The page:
Native American tribe sues to stop voter ID requirement in North Dakota

Native American tribe sues to stop voter ID requirement in North Dakota
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The Spirit Lake Sioux tribe in North Dakota has filed a lawsuit aiming to prevent the state from enforcing its voter ID requirement in next week's midterms, arguing that it will disenfranchise voters living on reservations, according to media reports.

The lawsuit was filed in U.S. District Court and seek to have a law requiring voters to present ID with a current residential street address ruled unconstitutional. 

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Native Americans have said the law will disproportionately affect them because many Native American voters live on reservations without traditional addresses. 

Danielle Lang, a senior attorney with the Campaign Legal Center, told the Associated Press that the state's policies should "make it easier for all citizens to vote, but North Dakota’s voter ID law disenfranchises Native Americans living on reservations."

The Campaign Legal Center also signed onto the lawsuit, according to AP.

“We have a choice between a democracy that includes all eligible voters and a system that excludes people based on their circumstances or backgrounds,” Lang added.

“Unless the court steps in, eligible Native American voters including our clients may be denied the right to vote next week due to the state’s deeply flawed system of assigning and verifying voters’ residential addresses.”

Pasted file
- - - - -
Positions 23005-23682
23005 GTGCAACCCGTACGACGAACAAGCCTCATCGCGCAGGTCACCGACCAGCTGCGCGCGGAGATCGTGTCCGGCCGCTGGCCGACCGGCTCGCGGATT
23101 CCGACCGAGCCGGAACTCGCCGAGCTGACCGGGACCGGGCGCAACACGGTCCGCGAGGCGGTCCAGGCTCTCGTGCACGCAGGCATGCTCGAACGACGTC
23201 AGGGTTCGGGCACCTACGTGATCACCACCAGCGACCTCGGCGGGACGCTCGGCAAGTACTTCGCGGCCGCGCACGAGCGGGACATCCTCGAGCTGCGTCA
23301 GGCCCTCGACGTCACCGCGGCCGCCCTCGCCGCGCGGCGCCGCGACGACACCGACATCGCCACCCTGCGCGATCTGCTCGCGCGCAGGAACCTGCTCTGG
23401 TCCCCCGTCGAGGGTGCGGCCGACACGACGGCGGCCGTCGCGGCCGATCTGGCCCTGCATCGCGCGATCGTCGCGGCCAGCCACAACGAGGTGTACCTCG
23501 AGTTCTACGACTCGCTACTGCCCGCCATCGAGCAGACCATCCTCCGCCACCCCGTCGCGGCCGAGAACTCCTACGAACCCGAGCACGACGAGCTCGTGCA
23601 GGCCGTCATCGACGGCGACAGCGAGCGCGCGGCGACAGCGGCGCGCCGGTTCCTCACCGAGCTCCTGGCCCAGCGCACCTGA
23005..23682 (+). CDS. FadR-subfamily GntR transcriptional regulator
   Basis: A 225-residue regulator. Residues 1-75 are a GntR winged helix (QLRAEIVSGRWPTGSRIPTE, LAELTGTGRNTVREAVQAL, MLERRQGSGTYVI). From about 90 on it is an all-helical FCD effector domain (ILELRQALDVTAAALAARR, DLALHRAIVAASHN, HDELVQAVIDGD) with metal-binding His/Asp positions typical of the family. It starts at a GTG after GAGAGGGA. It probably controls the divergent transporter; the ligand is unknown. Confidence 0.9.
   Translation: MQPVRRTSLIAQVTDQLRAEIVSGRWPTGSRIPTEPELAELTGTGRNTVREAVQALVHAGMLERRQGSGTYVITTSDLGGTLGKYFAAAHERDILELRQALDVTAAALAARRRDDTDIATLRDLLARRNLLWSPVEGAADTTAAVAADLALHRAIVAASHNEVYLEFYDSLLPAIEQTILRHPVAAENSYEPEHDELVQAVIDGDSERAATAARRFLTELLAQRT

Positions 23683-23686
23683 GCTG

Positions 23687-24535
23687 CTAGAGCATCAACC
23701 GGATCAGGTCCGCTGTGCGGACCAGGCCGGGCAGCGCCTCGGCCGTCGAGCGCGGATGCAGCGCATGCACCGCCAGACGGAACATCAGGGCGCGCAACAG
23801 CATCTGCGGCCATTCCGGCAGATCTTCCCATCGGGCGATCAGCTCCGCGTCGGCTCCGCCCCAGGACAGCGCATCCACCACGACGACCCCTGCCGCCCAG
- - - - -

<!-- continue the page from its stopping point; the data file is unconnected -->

The District Court previously agreed with the challengers to the law and temporarily blocked the North Dakota secretary of state from enforcing the ID requirements during the primaries. 

But the 8th U.S. Circuit Court of Appeals blocked that order in September and last month the Supreme Court refused to throw out the decision of the Court of Appeals.

Several tribes in North Dakota have recently launched programs to supply members with free IDs ahead of next week's midterm, according to the AP.

North Dakota's elections will feature a high-profile Senate race between incumbent Sen. Heidi Heitkamp (D) and Republican challenger Rep. Kevin Cramer. Recent polling has shown Cramer leading in the race by as many as 16 points.